E- and English-language books to have bigger presence at fair
Technology is changing the way we read and this evolution will be addressed at the 22nd Hong Kong Book Fair, running from July 20-26 at the Hong Kong Convention and Exhibition Centre. This year there will be more than 520 exhibitors from 18 regions, and about 300 related cultural events. The theme is 'Reading the World, Reading as Self-Discovery'.
'We want to encourage readers to continue to develop good reading habits, to understand themselves and to understand the world,' says Benjamin Chau Kai-leung, deputy executive director of the Hong Kong Trade Development Council, which organises the book fair.
To fulfil this mission, the fair is expanding beyond sales in traditional publishing formats and embracing electronic books, which can be read on platforms such as e-readers and smartphones. 'This year, the number of exhibitors in the e-books and e-learning resources category has increased by 38 per cent,' says Chau.
The council and telecommunications company 3 Hong Kong collaborated on an e-book reading platform for smartphones to make e-publications even more accessible. About 100 books are available for free download until August 30. 3 Hong Kong runs the mobile e-book reading service 3Books, which gives readers access to more than a million books, magazines and comics.
The other main exhibition categories are children's and teens' books; religious books; multimedia products; and stationery and printed products. In 2010, 510 exhibitors drew 915,206 visitors.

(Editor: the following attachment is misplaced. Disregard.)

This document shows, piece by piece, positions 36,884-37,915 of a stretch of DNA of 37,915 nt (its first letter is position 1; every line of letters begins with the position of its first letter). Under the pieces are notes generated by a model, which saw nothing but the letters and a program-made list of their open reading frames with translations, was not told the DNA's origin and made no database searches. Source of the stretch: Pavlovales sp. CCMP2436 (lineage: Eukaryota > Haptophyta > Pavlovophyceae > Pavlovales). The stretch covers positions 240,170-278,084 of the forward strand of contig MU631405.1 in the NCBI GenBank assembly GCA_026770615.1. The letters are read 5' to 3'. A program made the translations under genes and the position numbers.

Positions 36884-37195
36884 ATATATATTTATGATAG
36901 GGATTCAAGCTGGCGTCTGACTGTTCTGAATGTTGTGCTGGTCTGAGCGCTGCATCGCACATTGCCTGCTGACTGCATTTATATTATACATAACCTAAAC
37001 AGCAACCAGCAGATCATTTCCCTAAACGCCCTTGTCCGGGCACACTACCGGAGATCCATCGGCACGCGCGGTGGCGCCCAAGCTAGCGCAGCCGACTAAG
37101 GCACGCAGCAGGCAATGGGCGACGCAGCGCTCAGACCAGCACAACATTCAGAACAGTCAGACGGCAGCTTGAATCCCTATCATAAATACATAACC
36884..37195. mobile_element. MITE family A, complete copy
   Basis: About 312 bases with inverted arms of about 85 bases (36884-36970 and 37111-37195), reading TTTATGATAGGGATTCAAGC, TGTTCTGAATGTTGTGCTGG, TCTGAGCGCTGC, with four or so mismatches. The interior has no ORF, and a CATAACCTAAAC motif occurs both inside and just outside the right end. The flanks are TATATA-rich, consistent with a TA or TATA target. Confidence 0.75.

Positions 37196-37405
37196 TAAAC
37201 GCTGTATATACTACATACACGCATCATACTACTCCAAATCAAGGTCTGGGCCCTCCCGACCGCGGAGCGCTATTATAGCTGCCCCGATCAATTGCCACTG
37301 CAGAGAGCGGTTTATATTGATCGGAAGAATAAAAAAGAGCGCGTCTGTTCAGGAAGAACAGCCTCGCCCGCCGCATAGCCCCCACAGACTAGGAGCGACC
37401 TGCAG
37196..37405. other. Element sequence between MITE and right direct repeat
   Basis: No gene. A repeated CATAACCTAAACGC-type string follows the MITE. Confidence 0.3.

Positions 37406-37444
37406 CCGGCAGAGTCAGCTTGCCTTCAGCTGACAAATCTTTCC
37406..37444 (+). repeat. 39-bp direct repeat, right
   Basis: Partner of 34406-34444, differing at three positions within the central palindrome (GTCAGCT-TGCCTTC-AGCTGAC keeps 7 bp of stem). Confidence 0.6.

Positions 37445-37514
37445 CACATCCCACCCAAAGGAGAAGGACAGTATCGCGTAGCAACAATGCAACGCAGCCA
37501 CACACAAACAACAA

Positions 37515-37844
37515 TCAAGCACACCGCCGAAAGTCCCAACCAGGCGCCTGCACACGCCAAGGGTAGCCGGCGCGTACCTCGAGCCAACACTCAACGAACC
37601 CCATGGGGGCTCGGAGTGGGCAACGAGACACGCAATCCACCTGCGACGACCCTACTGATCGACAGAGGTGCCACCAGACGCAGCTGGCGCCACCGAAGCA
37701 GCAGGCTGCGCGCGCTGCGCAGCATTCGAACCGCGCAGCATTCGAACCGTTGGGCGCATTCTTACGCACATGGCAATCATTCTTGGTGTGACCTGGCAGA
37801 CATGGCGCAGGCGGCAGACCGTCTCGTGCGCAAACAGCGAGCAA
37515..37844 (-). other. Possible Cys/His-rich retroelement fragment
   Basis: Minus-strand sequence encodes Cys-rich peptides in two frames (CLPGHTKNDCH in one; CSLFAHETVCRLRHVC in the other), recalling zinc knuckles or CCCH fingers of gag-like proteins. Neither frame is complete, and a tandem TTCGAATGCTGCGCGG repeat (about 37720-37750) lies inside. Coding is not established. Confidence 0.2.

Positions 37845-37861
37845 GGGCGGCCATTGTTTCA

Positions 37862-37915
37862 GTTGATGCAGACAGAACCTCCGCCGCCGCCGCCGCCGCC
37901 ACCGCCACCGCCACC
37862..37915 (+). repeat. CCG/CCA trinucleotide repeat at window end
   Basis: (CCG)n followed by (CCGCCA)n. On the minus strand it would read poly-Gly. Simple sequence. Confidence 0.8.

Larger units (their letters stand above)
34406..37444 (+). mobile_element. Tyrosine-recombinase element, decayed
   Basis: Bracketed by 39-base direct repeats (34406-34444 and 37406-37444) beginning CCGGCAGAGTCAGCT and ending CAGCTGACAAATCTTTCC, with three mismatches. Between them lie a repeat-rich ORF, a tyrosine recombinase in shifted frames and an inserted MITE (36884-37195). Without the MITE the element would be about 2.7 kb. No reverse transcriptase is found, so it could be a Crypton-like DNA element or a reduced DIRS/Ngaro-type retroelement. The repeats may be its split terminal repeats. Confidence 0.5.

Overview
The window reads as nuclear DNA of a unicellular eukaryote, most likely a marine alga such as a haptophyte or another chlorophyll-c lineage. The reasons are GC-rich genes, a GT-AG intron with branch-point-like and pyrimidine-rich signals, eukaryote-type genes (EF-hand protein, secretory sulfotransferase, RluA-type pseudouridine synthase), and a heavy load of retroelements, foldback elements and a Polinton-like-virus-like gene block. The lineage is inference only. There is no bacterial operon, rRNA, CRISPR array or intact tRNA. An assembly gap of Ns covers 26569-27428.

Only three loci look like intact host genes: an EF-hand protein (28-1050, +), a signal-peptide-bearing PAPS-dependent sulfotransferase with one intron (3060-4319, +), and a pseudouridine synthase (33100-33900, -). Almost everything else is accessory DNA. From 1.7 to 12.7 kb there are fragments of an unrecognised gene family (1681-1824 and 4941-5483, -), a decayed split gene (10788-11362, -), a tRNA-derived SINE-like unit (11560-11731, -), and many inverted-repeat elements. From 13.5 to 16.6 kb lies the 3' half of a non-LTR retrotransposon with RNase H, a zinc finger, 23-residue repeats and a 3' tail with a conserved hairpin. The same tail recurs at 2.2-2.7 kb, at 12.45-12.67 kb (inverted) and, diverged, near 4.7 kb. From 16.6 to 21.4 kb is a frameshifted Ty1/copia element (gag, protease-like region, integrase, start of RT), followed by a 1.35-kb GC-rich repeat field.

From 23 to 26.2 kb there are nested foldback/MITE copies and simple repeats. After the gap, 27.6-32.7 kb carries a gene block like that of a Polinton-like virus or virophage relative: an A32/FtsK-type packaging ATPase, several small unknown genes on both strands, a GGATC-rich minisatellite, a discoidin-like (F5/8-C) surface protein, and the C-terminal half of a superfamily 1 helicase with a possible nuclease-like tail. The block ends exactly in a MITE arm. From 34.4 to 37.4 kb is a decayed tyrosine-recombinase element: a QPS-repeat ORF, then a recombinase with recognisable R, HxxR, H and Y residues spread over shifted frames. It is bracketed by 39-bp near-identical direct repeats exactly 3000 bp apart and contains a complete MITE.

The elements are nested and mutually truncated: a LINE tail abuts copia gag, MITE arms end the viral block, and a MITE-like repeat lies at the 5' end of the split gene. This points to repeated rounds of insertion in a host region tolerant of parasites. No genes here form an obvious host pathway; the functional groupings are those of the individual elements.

Hong Kong writer Xi Xi, the fair's author of the year, will speak at two talks titled 'The Literary and Creative World of Xi Xi'.
The council and weekly publication Yazhou Zhoukan are organising the Renowned Writers Series, featuring China's Bi Feiyu, who won the 2010 Man Asian Literary Prize for his novel Three Sisters; Taiwanese writer Li Ao; and Hong Kong-based poet Bei Dao.
For this 22nd fair, the section known as English Avenue has grown by 50 per cent. Featuring almost 90 booths, it offers the most English-language books that have ever been for sale at the fair. 'Though the fair is primarily focused on Chinese-language books, we want to encourage young people to read more in English,' says Chau.
In support of English Avenue, organisers have arranged a series of talks called 'Public Sessions by Renowned English-Language Authors', including British poet Wendy Cope, British historian Julia Lovell, Indian novelist Tabish Khair and Hong Kong-based writer Justin Hill.
Businessman David Tang will moderate two sessions of the Open Public Forum on 'How and What and Why Do Writers Write?', on July 22 and 23. The four speakers are English historian David Starkey, critic and essayist A.A. Gill, food writer Tom Parker Bowles and novelist Nicholas Coleridge.
Xu Xi, City University's writer-in-residence, is holding an English-language introductory creative writing workshop.
Admission: HK$25 adults; HK$10 children, tourists with travel documents, and entry before noon; free for children under three or adults over 65; HK$80 pass for unlimited admission.